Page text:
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Software Archeology: What Is It and Why Should Java Developers Care?

The Java language is very mature and most new Java projects aren't from scratch

The term Software Archeology has been used in various forms since early 2001. The concept of Software Archeology is an approach or methodology that helps individual team members or entire teams to understand exactly what they have in the code they're going to be working on. The approach is also very useful when deconstructing an existing piece of software to find patterns of design and development that could be "harvested" in future developments.

The great thing about Software Archeology is that it doesn't only pertain to Java but can be used with any software language. This article will focus specifically on Java but the approach can be applied to almost any kind of development project. In today's market where the Java language is very mature and most new Java projects aren't from scratch, but focused more on extensions or maintenance, where the end goal is to make the existing software run better.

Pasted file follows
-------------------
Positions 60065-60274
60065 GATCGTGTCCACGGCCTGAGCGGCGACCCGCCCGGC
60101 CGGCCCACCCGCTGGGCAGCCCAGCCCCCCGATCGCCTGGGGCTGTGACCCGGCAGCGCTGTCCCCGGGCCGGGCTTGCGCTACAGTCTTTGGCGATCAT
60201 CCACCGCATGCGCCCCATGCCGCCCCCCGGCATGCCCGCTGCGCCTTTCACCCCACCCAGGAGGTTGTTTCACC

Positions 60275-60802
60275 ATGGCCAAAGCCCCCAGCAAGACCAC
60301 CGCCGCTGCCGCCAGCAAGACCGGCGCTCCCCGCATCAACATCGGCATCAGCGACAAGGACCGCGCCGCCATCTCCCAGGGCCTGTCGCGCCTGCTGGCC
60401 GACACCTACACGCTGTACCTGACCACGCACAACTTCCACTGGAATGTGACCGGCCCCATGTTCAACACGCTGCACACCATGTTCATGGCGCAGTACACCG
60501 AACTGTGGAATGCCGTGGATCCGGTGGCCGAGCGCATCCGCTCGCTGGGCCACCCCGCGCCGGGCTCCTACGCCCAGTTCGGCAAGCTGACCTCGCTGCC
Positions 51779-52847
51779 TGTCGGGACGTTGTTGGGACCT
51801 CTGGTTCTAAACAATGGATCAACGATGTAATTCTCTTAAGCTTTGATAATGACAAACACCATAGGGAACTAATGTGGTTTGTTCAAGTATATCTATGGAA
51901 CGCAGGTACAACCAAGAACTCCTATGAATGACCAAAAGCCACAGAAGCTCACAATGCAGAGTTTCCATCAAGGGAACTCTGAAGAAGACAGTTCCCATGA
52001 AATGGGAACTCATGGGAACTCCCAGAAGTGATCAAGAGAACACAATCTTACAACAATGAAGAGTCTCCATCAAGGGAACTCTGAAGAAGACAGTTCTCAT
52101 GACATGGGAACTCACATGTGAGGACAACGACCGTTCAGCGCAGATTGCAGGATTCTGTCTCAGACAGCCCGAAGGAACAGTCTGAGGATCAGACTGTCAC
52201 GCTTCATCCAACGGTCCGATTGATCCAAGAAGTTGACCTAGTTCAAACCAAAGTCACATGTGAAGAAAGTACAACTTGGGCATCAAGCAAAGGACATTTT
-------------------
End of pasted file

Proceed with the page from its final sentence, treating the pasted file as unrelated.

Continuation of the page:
More Stories By Mike Rozlog

Mike Rozlog is with Embarcadero Technologies. In this role, he is focused on ensuring the family of Delphi developer products being created by Embarcadero meets the expectations of developers around the world. Much of his time is dedicated to discussing and explaining the technical and business aspects of Embarcadero’s products and services to analysts and other audiences worldwide. Mike was formerly with CodeGear, a developer tools group that was acquired by Embarcadero in 2008. Previously, he spent more than eight years working for Borland in a number of positions, including a primary role as Chief Technical Architect. A reputed author, Mike has been published numerous times. His latest collaboration is Mastering JBuilder from John Wiley & Sons, Inc.

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